Hashing It “Prisoner’s Dilemmas?“
Master Informatique, Spécialité ANDROIDE “Decision and Games“
The Prisoner’s Dilemma, conceptual representation with numbers:
One of our stated goals with this project was to make numbers an unnecessary part of understanding these games. As such, you could argue that we caved a bit by producing an image that was basically a colorized version of a numerical matrix. Our original idea was that this image could be used after the non-numerical conceptual images to bridge students from the conceptual to the numerical. Nonetheless, this image is being used by itself rather than as part of the package of images it originally belonged to. You can find this image used on these sites:
The Scientist “A Twist in Evolutionary Game Theory“
Chris Harland “Chicago Bars, Prisoner’s Dilemma, and Practical Models in Search“
Other images used:
The rest of the images that I discovered in use all were used just once. Perhaps the most prominent use of one of our images appeared in a blog post on U.S. negotiations with Iran featured on the website of The Atlantic Monthly; the image used was one of our sequence images depicting the ultimatum game. Shared over 1000 times on Facebook, I have to guess this post is responsible for the most views of our images. There’s also a use of the sequence image depicting the hawk dove game on a LinkedIn post.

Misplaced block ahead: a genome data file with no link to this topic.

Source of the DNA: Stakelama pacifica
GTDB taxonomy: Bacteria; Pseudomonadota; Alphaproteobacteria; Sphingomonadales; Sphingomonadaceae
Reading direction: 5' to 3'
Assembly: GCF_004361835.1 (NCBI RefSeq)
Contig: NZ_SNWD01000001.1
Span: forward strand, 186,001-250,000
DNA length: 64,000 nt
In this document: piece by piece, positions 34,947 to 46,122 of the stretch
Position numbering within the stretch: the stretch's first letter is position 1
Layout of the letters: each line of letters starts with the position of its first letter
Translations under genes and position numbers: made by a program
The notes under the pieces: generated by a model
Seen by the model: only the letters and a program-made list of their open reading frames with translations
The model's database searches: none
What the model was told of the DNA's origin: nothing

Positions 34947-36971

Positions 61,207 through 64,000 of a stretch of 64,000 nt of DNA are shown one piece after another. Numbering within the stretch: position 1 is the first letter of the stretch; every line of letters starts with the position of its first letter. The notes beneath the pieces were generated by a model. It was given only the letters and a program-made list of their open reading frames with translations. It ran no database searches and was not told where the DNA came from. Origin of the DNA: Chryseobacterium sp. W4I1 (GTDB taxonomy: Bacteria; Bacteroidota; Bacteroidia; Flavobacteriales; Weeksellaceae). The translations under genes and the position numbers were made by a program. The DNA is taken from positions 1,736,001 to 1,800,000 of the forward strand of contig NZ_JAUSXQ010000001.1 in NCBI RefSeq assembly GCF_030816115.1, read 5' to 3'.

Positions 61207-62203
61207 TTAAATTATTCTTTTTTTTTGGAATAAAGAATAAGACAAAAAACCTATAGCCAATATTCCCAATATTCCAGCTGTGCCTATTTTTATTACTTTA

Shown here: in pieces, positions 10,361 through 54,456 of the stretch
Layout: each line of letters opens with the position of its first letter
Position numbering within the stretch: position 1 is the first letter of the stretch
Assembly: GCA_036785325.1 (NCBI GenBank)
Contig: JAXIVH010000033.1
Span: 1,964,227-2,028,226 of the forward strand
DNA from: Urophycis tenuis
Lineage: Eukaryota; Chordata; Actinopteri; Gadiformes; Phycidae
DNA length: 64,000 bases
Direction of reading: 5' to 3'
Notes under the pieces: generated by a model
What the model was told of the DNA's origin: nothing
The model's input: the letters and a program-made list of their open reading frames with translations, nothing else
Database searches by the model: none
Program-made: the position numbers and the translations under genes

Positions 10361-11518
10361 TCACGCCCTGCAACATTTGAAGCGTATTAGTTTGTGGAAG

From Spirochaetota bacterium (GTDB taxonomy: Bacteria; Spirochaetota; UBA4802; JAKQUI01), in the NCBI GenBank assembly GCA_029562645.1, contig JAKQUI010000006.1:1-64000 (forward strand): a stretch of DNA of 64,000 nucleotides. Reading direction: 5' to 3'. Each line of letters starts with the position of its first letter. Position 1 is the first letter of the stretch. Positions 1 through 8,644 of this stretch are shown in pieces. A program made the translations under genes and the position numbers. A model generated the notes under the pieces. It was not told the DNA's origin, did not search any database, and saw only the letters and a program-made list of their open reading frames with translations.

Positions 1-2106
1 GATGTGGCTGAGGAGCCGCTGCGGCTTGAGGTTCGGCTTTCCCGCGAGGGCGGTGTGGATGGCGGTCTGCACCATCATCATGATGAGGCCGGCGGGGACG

Perhaps the most striking reality is that none of our “conceptual representations” (such as this one) have been used on the web. But an image meant to complement these conceptual representations has been used, as has the numerical representation discussed above.
And although it is a bit more difficult to track the use of a PDF, a couple of sites (here and here) have used Greg’s interactive PDF depicting the embezzlement version of the prisoner’s dilemma.
Awesome, disappointing, or neither?
This is an unscientific survey of the use of these images, so it is perhaps a bit risky to try to draw too many conclusions from what I have discovered. Considering all the work that we — and especially Greg — put into making these images, perhaps I should be bummed out that only the handful of sites listed above have made use of the images. Of course I wish that there had been too many uses to bother chronicling.
But I think that there are several reasons to be heartened by the use of these images thus far. The first is that these are just the images that were properly attributed and used on the open internet. We have no idea how many other times these images were used and not attributed, or were used in some format (a book, a presentation) that is not searchable on the web. I tend to imagine — perhaps without a lot of basis — that for every “findable” use of these images there must be many more “unfindable” uses.